Around the World with Analytical Chemistry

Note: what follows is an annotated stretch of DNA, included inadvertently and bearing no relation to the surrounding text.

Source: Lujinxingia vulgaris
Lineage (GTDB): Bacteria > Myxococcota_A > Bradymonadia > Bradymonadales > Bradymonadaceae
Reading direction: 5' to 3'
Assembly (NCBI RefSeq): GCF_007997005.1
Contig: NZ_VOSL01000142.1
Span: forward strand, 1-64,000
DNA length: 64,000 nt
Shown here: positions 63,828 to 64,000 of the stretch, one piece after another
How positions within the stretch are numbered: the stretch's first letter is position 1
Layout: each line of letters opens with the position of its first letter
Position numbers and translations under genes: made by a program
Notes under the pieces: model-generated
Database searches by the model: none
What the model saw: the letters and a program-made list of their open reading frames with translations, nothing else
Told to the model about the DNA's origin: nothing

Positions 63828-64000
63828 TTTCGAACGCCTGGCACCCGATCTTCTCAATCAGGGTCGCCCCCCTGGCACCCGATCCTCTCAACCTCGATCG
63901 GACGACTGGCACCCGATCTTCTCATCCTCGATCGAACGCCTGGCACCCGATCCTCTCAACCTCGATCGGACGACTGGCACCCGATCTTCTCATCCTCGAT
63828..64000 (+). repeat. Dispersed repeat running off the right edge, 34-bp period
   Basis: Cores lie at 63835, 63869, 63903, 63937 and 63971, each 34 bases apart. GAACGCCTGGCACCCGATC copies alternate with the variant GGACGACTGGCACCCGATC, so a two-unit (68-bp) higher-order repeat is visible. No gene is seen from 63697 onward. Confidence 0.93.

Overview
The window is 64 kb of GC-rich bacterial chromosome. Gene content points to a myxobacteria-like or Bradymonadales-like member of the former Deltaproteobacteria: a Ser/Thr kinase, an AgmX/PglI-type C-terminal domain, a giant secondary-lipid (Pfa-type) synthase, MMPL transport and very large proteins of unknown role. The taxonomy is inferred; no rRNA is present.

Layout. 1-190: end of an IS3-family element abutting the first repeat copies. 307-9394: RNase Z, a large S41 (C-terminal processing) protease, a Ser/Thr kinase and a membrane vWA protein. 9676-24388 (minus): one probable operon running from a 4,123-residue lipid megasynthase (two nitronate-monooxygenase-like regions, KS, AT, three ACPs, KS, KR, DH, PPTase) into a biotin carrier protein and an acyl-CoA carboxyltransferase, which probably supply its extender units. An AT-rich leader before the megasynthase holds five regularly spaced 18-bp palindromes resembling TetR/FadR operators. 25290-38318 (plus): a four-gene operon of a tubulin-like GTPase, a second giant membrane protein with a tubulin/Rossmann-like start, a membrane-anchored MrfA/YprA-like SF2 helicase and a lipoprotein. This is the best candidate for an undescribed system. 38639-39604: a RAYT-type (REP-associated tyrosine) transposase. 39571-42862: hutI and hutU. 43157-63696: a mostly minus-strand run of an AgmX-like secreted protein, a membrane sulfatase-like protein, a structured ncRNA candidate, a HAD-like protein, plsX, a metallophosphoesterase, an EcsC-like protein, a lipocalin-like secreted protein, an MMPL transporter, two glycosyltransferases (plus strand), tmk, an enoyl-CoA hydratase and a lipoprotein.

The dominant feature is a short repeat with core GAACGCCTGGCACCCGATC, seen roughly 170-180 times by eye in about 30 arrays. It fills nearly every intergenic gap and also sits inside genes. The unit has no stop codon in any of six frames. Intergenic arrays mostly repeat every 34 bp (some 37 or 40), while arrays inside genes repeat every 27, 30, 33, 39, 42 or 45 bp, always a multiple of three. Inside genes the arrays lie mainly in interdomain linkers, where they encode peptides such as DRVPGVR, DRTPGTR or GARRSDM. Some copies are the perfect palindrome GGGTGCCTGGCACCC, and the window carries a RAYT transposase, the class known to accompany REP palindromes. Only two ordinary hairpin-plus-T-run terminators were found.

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<ul><li><p>Around the World with Analytical Chemistry</p><p>Submissions to most scientific journals are becoming moreinternational, and this is certainly true for AnalyticalChemistry. We published more than 1500 articles in 2013, themost ever. At the same time, due to the increasing overallnumber of submissions from around the globe, AnalyticalChemistry editors became more selective when acceptingarticles.Last year we received similar numbers of manuscripts from</p><p>North America, Europe, and Asia, with China and the U.S. tiedfor the most submitted articles. What does the future hold?While we lack a crystal ball, we can look at authors submittingarticles for the first time as they represent the future of ourfield. We had the same number of articles submitted by newauthors from China and the U.S., and yet these two countiesrepresented less than half of our new authors. This suggeststhat our journal will continue to become more global.Analytical Chemistry handles articles differently from some</p><p>journals in that the country of origin does not impact thereview process. For example, if you submit an article on massspectrometry, it will be handled by an associate editor havingthe appropriate expertise, no matter where you are from orwhere the editor is located. Thus, while we have an increasinginternational pool of outstanding associate editors (currently sixare from outside the U.S.), the associate editor assigned to yourmanuscript could be geographically close to you or from theother side of the globe. After all, the defining aspect of themanuscripts we publish should be their outstanding science, nottheir country of origin.We do recognize that because Analytical Chemistry is</p><p>published in English, this can be a barrier for authors fromsome countries. If you need assistance with English editing, theACS offers several options through ACS ChemWorx, includingboth standard editing and enhanced editing services (althoughfor a charge).Our editorial team is trying to learn more about other issues</p><p>facing authors from around the world, so over the past 6months we held Editorial Advisory Board/Features Panelmeetings at the Beijing Conference and Exhibition onInstrumental Analysis, Analytica (Munich), and Pittcon(Chicago). Perhaps these are the three largest generalanalytical/instrumental analysis meetings held each year andthey help to define our field. We welcomed the opportunity toreceive feedback from members of the international analyticalcommunity. After attending these meetings, talking to anumber of researchers, and listening to some outstandingscientific talks, I am convinced that Analytical Chemistry ishaving an impact around the globe! There is excitement aboutthe growth of new subfields of measurement science and highenergy from young researchers.While the globalization of the journal of Analytical Chemistry</p><p>is a positive development, we acknowledge there may be areasin which we need to improve. So no matter where you arelocated or what your research field involves, if you have ideasfor improving the journal, you are welcome to share them withme.</p><p>Jonathan V. Sweedler</p><p> AUTHOR INFORMATIONNotesViews expressed in this editorial are those of the author and notnecessarily the views of the ACS.</p><p>Published: May 6, 2014</p><p>Editorial</p><p></p><p> 2014 American Chemical Society 4067 | Anal. Chem. 2014, 86, 40674067</p><p>;code=1000#home</p></li></ul>